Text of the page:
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DNA and the Genetic Code. Larry J. Scheffler Lincoln High School 2009. 1. DNA. First isolated from the nuclei of cells in 1869 Oswald Avery (1944) presented evidence that suggested that nucleic acids were involved in the storage and transfer of genetic information.

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Dna and the genetic code

DNA and the Genetic Code

Larry J. Scheffler

Lincoln High School



Dna and the genetic code

  • First isolated from the nuclei of cells in 1869

  • Oswald Avery (1944) presented evidence that suggested that nucleic acids were involved in the storage and transfer of genetic information.

  • Erwin Chargaff found that the DNA always contains the same relative amounts of certain pairs of amine bases. There are always equal amounts of

    • adenine and thymine.

    • guanine and cytosine.

  • James Watson and Francis Crick in

    1953 determined the structure of DNA

    as a double helix.

  • Rosalind Franklin created the early X-ray diffraction pictures of DNA.

  • 2

    Nucleic acids
    Nucleic Acids

    • Nucleic acidsfall into two classes,

      -- DNA

      -- RNA

    • RNA, or Ribonucleic Acid, is built on the ß-D-ribofuranose ring.

    • DNA, or deoxyribonucleic acid, is based on a modified ribofuranose ring in which the -OH group on the second carbon atom has been removed.


    Dna structure
    DNA Structure

    DNA is made up of three units including:

    I. A ribose sugar



    Ribose and deoxyribose differ in that ribose has an OH group on carbon 2 whereas deoxyribose has only a hydrogen attached.


    Dna structure1
    DNA Structure

    DNA is made up of three units including

    I. A ribose sugar

    II. A phosphate group

    The phosphates are attached at carbons 3 & 5. This defines the direction of the chain.





    The phosphate groups alternate with the ribose sugar and are attached at carbon 3 and at carbon 5


    Dna structure2
    DNA Structure

    DNA is made up of three units including

    I. A ribose sugar

    II. A phosphate group

    III. A nitrogen (amine) base

    There are four different amine bases: adenine, thymine, cytosine, and guanine.


    A nucleotide
    A Nucleotide

    The DNA strand is made up of alternating deoxyribose and phosphate groups with a nitrogen base attached as a side chain.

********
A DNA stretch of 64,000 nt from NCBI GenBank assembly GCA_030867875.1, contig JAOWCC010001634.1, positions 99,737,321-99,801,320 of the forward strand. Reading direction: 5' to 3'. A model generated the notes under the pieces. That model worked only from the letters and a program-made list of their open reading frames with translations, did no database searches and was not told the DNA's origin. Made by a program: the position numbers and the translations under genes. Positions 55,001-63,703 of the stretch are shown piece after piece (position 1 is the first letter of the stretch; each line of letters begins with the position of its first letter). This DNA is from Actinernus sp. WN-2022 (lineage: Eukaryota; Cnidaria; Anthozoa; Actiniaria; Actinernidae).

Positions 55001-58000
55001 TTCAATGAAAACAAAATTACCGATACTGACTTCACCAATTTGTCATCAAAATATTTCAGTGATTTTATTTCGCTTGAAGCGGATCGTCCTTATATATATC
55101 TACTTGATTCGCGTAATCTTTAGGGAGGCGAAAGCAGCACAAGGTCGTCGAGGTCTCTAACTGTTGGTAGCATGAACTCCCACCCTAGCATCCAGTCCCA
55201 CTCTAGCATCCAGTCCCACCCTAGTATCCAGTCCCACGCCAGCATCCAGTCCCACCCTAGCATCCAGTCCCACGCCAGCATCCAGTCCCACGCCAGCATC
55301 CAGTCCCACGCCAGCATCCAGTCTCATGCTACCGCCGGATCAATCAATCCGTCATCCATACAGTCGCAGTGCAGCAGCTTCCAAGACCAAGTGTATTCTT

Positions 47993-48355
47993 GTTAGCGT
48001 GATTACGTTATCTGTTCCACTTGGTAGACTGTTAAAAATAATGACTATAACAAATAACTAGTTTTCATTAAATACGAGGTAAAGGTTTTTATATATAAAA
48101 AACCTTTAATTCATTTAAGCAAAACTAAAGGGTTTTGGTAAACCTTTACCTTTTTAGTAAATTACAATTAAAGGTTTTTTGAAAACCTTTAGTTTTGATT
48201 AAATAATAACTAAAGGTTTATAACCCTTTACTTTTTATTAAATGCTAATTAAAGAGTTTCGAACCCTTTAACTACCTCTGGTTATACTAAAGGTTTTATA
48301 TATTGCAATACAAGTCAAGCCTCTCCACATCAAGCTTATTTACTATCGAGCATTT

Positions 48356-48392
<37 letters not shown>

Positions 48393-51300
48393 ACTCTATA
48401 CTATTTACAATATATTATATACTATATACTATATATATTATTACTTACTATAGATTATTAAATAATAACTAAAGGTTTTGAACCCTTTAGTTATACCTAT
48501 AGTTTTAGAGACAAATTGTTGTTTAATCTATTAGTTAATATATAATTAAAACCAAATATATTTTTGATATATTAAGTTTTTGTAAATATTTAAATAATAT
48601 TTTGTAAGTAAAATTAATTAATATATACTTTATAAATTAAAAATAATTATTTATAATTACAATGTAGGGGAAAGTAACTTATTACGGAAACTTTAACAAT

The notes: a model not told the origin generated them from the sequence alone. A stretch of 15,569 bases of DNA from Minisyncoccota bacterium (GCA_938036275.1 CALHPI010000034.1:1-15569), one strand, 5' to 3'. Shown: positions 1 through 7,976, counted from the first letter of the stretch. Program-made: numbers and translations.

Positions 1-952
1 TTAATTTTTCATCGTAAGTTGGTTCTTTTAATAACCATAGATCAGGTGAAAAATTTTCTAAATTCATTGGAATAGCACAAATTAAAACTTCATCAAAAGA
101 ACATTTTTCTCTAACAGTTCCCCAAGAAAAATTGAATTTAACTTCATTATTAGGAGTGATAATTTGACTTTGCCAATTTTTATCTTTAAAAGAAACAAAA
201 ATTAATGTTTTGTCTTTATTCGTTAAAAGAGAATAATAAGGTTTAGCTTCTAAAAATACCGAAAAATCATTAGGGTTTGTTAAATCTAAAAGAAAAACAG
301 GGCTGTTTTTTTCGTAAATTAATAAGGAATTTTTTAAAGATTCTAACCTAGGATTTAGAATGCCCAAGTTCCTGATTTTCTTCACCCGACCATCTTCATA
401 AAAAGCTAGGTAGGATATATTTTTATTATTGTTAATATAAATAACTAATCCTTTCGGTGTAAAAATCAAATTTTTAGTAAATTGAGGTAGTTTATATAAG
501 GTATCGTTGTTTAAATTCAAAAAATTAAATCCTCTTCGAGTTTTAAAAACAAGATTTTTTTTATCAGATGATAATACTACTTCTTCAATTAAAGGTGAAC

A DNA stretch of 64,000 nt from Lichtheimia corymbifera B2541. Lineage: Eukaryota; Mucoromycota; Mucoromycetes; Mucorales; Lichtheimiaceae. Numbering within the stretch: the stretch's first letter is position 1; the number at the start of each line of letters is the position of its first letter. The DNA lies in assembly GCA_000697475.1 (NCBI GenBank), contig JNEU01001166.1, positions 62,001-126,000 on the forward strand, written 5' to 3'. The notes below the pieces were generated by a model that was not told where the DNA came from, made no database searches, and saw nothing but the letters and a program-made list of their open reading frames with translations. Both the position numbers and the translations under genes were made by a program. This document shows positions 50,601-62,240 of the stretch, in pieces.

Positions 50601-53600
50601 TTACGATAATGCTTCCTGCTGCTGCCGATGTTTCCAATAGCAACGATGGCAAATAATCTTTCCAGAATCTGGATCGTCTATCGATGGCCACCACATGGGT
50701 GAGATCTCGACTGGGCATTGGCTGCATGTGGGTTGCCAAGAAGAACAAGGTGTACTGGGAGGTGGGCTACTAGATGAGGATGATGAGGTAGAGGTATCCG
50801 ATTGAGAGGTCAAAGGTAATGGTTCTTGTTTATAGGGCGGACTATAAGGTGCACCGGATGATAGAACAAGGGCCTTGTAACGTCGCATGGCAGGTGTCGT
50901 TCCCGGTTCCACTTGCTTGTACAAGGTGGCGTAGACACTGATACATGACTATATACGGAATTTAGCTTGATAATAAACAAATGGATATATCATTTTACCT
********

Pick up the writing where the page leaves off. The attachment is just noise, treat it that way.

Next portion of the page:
Dna structure3
    DNA Structure

    DNA is made up of three units

    • A ribose sugar

    • A phosphate group

    • A nitrogen (amine) base

    The amine bases are side branches to a strand made

    of alternating phosphate and deoxyribose sugars.

    These bases are attached at carbon 1 of the deoxyribose sugar.




    Dna structure4
    DNA Structure

    DNA is made up of three units:

    • A ribose sugar

    • A phosphate group

    • A nitrogen (amine) base

  • These three molecules make up a nucleotide.

  • A DNA strand is a sequence of nucleotides.

  • The phosphates are attached at carbon 3 and carbon 5.

  • The nitrogen bases are side chains at carbon 1.

  • Adenine



    Dna structure5
    DNA Structure

    • DNA consists of two strands of nucleotides. These strands are wound together in a spiral known as a double helix

    • The amine bases hold the strand together with a


      of hydrogen



    Complimentary bases
    Complimentary Bases

    • Because of their size and their ability to hydrogen bond, the amine bases exist in complimentary pairs in the DNA double helix

    • Adenine always bonds with Thymine and Guanine always bonds with Cytosine


    Hydrogen bond alignment
    Hydrogen Bond Alignment

    • The size and shape of the amine bases is such that hydrogen bonds can only form at specific sites

    • Adenine only bonds with Thymine

    • Guanine only bonds with Cytosine

    • Therefore they form complimentary base pairs


    Dna structure hydrogen bonding
    DNA Structure -- Hydrogen Bonding

    • Adenine and Thymine form a base pair


    Dna structure hydrogen bonding1
    DNA Structure Hydrogen Bonding

    • Guanine and Cytosine


    Base pair sequence
    Base Pair Sequence

    • The sequences of bases appears to be random but in reality nothing is farther from the truth. The base pair sequence contains the code by which proteins are synthesized in the cell


    Dna structure6
    DNA Structure

    • In the double helix of a DNA molecule, the two strands are not parallel, but interwoven with each other. 

    • The helix makes a turn every 3.4 nm, and the distance between two neighboring base pairs is 0.34 nm. 

    • There are about 10 pairs per turn. 

    • The intertwined strands make two grooves of different widths, known as the major groove and the minor groove.

    • These grooves may facilitate binding with specific proteins.


    Dna shape
    DNA Shape

    • This color enhanced image taken by the Scanning Tunneling Electron Microscope shows a double helix


    Dna replication
    DNA Replication

    • In human beings there are 23 pairs of chromosomes

    • Chromosomes are effectively a very long DNA sequence. This DNA sequence replicates itself during cell division

    • As the DNA double helix partially unzips as the hydrogen bonds between the nitrogen bases are broken

    • Sugar and base units are picked up from the surrounding solution.

    • Since only A –T and G-C combinations can occur the new strand is a complimentary replicate of the existing DNA


    Dna replication1